Julie warns that after borrowing my computer, Dad is going berserk. He hasn’t caught up about the bank yet, but wants revenge on a son who couldn’t have got that photo except by sleeping with Millie. Gotterdammerung is here.

David Hamilton: The piece you think will slay them never wins. The ones you send timidly occasionally do better. Sums me up.

Our Reader said:

This was a completely different take on the prompt and not one that would have occurred to me. I enjoyed the dynamic between the various characters.

Reader’s Choice: Once in a Lifetime

Once in a Lifetime

By Jan Brown

Mine’s not an attractive job: the thick miasma of worn shoe leather, burning rubber and polish; the constant teeth-aching whine and grind of machinery as people tap their feet impatiently, willing me to rush what once was a skilled, precise job but is now duplicated in moments. Mates pretend to recoil when I pop into my local for a quick pint before going home and no amount of shower gel can remove that subcutaneous layer of odour I’ve accumulated over time. But it’s my life now.

I’ve a display where the more patient customers can peruse the fruits of my years of searching for unusual keys. I usually find something intriguing when digging around in filthy car-boot boxes my wife wouldn’t touch.  A key can be a beautiful thing, a work of art. I’m torn between restoring them to their former glory or letting them retain the patina of life. I’ve stuck with the latter, believing that history should speak for itself. You shouldn’t botox away wrinkles and you shouldn’t polish keys. Yet there in the centre of my collection is one key, polished within an inch of its life. I buff it weekly and daydream.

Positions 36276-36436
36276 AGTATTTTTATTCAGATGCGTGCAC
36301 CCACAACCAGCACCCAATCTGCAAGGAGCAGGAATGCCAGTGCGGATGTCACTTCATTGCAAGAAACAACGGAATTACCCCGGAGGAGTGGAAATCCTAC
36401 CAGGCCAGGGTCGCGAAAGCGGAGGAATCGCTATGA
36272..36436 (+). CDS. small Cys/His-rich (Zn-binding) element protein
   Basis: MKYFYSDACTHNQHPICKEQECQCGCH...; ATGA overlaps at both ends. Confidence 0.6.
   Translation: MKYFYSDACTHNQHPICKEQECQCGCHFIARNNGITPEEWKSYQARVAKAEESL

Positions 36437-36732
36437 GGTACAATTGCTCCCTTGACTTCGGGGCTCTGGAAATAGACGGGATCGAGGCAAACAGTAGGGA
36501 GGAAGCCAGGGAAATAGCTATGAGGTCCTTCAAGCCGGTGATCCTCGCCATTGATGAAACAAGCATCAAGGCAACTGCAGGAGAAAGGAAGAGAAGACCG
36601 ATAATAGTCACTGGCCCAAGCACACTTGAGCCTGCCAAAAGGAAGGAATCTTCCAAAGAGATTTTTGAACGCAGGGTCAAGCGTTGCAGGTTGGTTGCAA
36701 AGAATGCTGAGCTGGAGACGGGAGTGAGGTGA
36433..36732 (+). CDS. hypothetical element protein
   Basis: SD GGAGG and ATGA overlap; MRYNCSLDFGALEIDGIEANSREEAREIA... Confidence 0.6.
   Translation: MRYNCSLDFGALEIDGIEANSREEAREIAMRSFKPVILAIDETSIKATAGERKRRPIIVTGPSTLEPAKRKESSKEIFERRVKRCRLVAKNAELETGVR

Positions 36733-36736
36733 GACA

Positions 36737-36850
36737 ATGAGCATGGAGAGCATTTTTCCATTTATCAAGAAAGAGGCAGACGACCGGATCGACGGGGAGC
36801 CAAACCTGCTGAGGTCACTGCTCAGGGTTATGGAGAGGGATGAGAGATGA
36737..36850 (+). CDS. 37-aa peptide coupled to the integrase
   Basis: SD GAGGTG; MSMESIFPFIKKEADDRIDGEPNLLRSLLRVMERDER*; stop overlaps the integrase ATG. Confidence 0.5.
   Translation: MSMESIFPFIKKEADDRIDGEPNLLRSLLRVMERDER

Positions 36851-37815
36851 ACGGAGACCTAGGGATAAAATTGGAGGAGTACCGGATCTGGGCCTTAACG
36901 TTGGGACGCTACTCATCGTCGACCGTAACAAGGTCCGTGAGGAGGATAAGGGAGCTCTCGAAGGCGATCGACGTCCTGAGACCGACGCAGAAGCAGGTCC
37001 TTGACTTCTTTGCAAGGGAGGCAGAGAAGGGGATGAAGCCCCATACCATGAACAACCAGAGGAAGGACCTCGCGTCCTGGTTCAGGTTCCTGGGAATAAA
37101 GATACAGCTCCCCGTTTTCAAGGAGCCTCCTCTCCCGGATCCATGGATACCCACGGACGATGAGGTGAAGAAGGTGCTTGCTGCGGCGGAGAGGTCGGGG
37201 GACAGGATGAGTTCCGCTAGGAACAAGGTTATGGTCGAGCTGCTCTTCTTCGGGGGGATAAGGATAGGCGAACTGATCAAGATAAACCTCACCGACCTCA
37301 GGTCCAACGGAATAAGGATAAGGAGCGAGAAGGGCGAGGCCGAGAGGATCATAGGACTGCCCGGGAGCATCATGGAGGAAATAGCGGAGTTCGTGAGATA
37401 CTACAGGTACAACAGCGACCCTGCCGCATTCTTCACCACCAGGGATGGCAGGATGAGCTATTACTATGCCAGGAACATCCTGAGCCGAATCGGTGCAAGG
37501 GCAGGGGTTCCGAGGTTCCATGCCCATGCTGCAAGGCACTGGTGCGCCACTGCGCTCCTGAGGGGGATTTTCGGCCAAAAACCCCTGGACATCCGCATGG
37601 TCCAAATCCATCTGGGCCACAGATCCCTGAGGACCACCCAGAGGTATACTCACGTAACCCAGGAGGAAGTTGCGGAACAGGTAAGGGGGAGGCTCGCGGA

It came into my possession when I was just finishing my apprenticeship. The key itself is less significant than the owner. In France they call it a coup-de-foudre: my perfect girl walked in, shook the rain from her curls, wrinkled her nose predictably and beamed at me. I melted. She needed a copy, please. How long would it take? Entranced, I foolishly suggested thirty minutes, gesturing to a chair where she would wait and I would procrastinate while engaging her in witty conversation, culminating in asking her if she fancied a drink later. It didn’t work that way of course. She looked at her watch, did a mental calculation and suggested her boyfriend collect it on his way home. He was moving in so they might as well start on the right footing. She wasn’t going to be his servant. Hopes of an after-work drink shattered, I took his name and never saw her again.

I never saw him either. He didn’t collect it. In my daydreaming moments, I created all sorts of possibilities. Did he bottle out? Was he run over on the way here, leaving her broken-hearted, alone? Was she living like Miss Faversham? If only I could have duplicated her as easily as her key. Each story became more preposterous. Had she too experienced that coup-de-foudre and dumped him? I reluctantly ruled that version out – she never came back to the shop. But I held onto the key, hoping.